On Tuesday, November 15, the president of Uruguay, Luis Lacalle Pou, confirmed that he would appoint an ambassador to Venezuela. This comes after seven years of the absence of an Uruguayan diplomat of that level in Caracas. He made the statement at a press conference in Soriano department.
Without mentioning that he had recognized former deputy Juan Guaidó’s fake “interim” government and its fake diplomatic envoys to Uruguay, Lacalle Pou said, “The only thing we did was appoint an ambassador. We have an ambassador in Cuba. We have ambassadors in other countries. The military attaché never left [Venezuela].”
However, Lacalle emphasized that the decision to appoint an ambassador in Venezuela does not change his government’s position with respect to Venezuela, which, for him, is still a “dictatorship.” This decision does not imply a rapprochement between Montevideo and Caracas, or a recognition of President Nicolás Maduro.
“It is clear that it is a dictatorship,” the Uruguayan president said. “If Maduro does not change, I am not going to change my mind… What should be in Venezuela is democracy.” This is a repetition of the White House’s failed script that accuses Venezuela of being undemocratic and of Maduro being a “dictator.”
According to the Uruguayan president, the reason behind the decision to appoint an Uruguayan ambassador in Caracas is to establish a “commercial” link. This is the president who years ago decided not to recognize Maduro as the constitutional president of Venezuela and instead supported the self-proclaimed “interim president” of Venezuela, former deputy Juan Guaidó.
It is widely known in Venezuela that Uruguay has a multimillion dollar debt with Venezuela regarding the oil it received from the country. A scandal erupted a few years ago, when Uruguayan officials leaked to the press that its government was in controversial negotiations with Guaidó to write off some of that debt. Now with the high price of oil in the international market, Venezuelans believe that this decision on the part of the Uruguayan government to appoint an ambassador is to get more oil at cheaper price.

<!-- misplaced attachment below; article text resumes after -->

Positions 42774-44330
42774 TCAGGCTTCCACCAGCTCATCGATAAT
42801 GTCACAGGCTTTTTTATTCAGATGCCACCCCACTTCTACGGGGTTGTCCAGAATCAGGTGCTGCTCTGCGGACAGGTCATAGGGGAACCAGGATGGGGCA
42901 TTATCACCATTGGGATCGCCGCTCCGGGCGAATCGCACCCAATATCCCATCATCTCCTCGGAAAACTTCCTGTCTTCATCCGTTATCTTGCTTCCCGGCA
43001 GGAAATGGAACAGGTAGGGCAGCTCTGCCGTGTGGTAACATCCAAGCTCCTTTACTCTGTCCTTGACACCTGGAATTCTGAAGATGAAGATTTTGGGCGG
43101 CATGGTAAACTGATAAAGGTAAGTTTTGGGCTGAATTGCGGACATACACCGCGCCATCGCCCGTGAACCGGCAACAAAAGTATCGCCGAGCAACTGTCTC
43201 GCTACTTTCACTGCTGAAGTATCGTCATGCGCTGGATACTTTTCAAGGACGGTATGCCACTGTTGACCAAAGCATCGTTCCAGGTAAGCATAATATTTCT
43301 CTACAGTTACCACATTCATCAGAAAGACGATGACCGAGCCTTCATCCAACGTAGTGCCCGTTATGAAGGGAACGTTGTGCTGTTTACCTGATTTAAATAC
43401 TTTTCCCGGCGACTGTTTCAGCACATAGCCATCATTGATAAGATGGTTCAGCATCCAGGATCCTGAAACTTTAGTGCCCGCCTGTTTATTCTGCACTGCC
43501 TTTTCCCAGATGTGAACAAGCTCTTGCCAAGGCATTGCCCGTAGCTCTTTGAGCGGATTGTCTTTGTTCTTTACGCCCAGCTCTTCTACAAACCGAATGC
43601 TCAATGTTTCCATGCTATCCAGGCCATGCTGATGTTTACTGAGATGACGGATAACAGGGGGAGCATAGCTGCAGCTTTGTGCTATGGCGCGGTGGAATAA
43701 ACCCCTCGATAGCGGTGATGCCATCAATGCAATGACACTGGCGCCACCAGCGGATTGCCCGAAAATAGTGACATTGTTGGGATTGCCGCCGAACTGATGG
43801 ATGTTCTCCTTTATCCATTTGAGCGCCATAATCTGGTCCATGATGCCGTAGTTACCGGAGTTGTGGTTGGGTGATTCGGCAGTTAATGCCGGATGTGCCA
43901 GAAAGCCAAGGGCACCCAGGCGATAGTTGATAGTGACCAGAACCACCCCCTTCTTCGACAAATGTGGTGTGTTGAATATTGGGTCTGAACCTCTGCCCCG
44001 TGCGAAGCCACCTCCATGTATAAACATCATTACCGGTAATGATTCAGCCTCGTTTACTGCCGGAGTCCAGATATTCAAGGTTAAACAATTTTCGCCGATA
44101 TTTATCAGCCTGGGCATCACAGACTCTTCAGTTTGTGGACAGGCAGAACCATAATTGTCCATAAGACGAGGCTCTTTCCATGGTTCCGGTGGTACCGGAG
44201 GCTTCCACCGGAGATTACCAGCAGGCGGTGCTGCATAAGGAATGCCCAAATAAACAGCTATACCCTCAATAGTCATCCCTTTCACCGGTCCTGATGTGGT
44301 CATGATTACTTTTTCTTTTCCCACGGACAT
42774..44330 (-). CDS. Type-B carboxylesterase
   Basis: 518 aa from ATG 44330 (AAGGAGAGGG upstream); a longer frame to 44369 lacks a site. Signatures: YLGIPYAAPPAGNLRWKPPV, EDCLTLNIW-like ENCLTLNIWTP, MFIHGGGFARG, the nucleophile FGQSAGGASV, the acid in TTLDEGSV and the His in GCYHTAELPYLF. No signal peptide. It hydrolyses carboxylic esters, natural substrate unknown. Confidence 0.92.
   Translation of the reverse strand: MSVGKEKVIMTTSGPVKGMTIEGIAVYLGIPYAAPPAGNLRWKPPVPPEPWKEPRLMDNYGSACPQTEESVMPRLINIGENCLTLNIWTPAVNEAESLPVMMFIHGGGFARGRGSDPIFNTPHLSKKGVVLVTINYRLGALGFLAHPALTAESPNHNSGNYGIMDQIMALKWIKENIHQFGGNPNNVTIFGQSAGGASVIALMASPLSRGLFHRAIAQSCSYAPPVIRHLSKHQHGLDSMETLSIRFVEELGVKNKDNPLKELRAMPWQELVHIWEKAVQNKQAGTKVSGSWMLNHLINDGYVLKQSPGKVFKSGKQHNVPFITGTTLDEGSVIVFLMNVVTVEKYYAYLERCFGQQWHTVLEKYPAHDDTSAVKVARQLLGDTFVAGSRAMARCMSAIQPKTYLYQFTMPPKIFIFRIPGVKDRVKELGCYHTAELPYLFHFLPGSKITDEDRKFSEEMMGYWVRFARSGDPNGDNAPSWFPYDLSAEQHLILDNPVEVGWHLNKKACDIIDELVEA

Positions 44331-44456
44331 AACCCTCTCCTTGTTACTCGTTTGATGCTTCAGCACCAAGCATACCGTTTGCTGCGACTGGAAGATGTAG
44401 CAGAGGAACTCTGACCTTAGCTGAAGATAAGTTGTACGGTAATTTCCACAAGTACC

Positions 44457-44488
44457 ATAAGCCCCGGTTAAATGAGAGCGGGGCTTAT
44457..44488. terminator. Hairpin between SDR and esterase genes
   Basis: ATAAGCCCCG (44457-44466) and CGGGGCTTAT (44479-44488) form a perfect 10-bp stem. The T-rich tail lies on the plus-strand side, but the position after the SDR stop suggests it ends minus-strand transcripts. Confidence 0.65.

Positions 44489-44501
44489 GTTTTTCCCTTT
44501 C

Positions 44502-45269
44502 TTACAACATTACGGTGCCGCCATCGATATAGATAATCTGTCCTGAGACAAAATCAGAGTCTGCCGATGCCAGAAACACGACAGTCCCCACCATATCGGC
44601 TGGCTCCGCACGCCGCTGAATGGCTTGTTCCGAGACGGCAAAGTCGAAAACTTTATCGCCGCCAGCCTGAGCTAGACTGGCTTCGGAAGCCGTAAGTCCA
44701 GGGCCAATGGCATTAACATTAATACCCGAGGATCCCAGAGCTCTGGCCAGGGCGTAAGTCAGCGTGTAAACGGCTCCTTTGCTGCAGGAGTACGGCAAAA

When the press asked Lacalle why the appointment of the diplomat in Caracas was taking place at this time, he claimed that the decision had only been delayed due to bureaucratic reasons, since the country’s “a foreign service has a lot of work.”
Highest diplomatic level
There has been no Uruguayan ambassador in Venezuela since 2015, when Oscar Ramos, the then ambassador, retired. Diplomatic relations were kept at the charge d’affaires level since then.
The current charge d’affaires is Carlos Bentancour, who took office in March 2022. In March 2023, he will reach retirement age according to the norms of the Uruguayan foreign service.
According to diplomatic sources cited by Uruguayan media, Lacalle Pou has already made a formal request to Miraflores, asking Caracas to approve the accreditation of Eber Da Rosa as the new ambassador.
If Da Rosa obtains the approval of Caracas, Lacalle’s proposal will be sent to the Uruguayan parliament for the appointment to be certified. Da Rosa’s formal appointment would be Montevideo’s highest diplomatic presence in Venezuela in over seven years.
Da Rosa is a Uruguayan politician, with no experience in the diplomatic career. He was a senator between 2010 and 2015, as well as mayor of Tacuarembó, a department in the northeast of Uruguay, for three terms: 1995-2000, 2000-2005 and 2015-2020.
Lacalle’s decision coincides with the approach that several countries in the region have recently adpoted regarding Venezuela, especially after the electoral turn to the left that has occurred in countries like Argentina, Brazil, and Colombia. All this coincides with the White House’s recent revisions in its approach to Caracas, brought about by the energy crisis.
(RT) with Orinoco Tribune content
Translation: Orinoco Tribune
orinocotribunehttps://orinocotribune.com/author/orinocotribune/November 30, 2023